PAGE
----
It would be possible if instead of having the distance matrix Dmat_, we have the raw coordinate of the islands.

First of all thanks for your time and input!

Yes. Thanks for pointing that out. I do have Lat Long coordinates for my problem. Then Ill just need to manipulate the ExPQuad kernel method to also do some trigonometry. Either way, my conceptual problem right now is how to include the linear sub-model inside of the GP. Would this be considered a mean function m(x',x') ? Somthing like GP(0,k(x,x) ) + X' \beta where \beta are parameters to be learned from the data and X' is the design matrix. Williams and Rassmussen 2006 on p.46 equation 240 talk of adding a linear model as a mean function, however, they do so in the context of modeling the residuals. Do you think there are significant time improvements by reparameterizing inside the SparseApprox method?

Here is a kruschke diagram of the model I am trying to reparameterize:

You can code it into the GP as a mean function, actually in gp.Latent it is default to reparameterized so it is just like GP(0, k(x, x)) + Xb (https://github.com/pymc-devs/pymc3/blob/c760a85299693ea81c39081077f982916a5055a9/pymc3/gp/gp.py#L109), but since you are going to use sparse approximation as well, it is easier probably to pop the linear prediction out and add it specifically after the GP is initialized.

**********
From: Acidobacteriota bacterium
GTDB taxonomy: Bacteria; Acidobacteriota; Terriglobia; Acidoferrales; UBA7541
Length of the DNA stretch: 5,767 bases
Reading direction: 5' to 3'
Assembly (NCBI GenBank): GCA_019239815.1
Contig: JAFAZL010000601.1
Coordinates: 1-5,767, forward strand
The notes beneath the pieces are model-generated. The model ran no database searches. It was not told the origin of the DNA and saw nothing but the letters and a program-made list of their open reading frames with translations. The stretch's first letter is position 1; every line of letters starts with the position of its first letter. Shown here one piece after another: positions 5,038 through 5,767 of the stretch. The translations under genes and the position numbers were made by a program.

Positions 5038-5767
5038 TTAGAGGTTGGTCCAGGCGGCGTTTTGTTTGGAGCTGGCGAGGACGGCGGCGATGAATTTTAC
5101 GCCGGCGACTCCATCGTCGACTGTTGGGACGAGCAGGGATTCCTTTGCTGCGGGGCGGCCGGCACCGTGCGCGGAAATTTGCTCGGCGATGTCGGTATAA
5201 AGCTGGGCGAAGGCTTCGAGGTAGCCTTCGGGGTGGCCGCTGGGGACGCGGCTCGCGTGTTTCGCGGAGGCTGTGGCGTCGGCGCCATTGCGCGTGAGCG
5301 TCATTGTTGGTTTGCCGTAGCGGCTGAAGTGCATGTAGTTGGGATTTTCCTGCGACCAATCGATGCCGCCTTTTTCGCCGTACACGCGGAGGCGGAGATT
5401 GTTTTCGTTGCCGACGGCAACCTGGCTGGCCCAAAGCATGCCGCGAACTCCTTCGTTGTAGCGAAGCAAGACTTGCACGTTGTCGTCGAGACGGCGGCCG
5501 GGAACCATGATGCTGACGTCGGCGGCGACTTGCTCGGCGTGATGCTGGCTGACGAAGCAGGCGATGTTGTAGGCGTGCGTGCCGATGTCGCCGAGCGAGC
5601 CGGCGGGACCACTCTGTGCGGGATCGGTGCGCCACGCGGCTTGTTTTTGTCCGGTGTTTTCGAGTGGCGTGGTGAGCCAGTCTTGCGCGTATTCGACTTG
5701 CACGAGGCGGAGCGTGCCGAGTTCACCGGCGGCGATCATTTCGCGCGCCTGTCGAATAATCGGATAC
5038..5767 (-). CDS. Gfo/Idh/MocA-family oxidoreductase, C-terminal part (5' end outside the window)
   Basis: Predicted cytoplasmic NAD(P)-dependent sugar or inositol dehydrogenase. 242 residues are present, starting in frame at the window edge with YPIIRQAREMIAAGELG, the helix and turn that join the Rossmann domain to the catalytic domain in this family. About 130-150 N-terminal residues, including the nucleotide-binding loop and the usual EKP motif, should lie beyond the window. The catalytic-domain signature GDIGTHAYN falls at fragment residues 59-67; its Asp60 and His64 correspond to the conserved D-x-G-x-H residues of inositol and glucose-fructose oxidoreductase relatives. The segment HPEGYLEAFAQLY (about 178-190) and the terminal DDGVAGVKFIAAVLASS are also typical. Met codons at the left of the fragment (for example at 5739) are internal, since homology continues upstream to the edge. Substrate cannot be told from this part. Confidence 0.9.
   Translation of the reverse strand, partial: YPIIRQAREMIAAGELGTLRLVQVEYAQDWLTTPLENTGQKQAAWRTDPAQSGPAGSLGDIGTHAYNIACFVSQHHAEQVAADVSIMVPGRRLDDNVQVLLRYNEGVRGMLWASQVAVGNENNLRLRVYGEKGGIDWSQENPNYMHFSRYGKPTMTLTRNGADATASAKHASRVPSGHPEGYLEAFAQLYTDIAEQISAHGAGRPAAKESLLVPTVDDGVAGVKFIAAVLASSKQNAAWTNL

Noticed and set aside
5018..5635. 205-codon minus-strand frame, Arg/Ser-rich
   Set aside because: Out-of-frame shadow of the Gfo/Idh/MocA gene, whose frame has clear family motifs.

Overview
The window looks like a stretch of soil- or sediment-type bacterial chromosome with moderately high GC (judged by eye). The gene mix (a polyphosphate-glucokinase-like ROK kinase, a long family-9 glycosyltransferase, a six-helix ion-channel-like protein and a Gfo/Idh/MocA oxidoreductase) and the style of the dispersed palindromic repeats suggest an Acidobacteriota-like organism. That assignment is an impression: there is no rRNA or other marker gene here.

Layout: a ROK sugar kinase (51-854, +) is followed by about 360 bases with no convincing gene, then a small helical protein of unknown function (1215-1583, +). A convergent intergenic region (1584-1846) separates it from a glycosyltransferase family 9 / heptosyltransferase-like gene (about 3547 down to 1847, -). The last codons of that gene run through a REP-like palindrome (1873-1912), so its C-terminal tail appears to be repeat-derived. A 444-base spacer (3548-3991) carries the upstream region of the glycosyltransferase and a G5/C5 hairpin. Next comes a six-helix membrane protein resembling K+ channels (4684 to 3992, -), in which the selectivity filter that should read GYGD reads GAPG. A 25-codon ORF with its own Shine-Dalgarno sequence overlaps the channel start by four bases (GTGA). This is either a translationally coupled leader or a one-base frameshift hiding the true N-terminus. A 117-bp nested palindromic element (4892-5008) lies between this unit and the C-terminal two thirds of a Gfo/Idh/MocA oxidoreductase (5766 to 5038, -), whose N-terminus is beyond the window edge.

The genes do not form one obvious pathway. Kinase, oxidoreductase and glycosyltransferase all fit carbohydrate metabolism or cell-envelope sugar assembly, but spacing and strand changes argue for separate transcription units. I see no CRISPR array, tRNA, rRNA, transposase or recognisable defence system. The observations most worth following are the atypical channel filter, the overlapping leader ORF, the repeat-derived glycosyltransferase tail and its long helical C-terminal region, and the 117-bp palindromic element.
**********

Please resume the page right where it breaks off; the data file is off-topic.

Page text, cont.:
@junpenglao Thanks for your help! So when I call the pm.gp.MarginalSparse().marginallikelihod method it requires parameter ‘y’ to measure the fit of the GP. However, I am currently modelling fit with the linear submodel and therefore y in my parameterization is a pymc3.model.freeRV. Can one put random variables inside the marginallikelihod method as the parameter to model fit? Edit: I think I just found it… is_observed parameter sets y as an array of data or a RV.

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So I think I have my model reparameterized in terms of the pm.gp class. Thanks for your help @junpenglao! But I am realizing now that well MarginalSparse has many features it doesn’t seem to accommodate easily a predefined metric by which to eliminate correlations between points in X. As I understand it I don’t want to use inducing points (whereby I reduce the size of the Covariance matrix), but instead use all of X, but only consider some of the correlations between elements of X e.g. Cov(xi, xj) for some i j. To be clear a covariance matrix with the original dimensions of the data n x n with a bunch of zeros in it. Is this easily accomplished in MarginalSparse?

Actually, in his book, Osvaldo Martin ported McElreath’s islands example to PyMC3 using the pm.gp class. I don’t know if it answers your questions, but it might give you some pointers.

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Awesome! Thanks @AlexAndorra!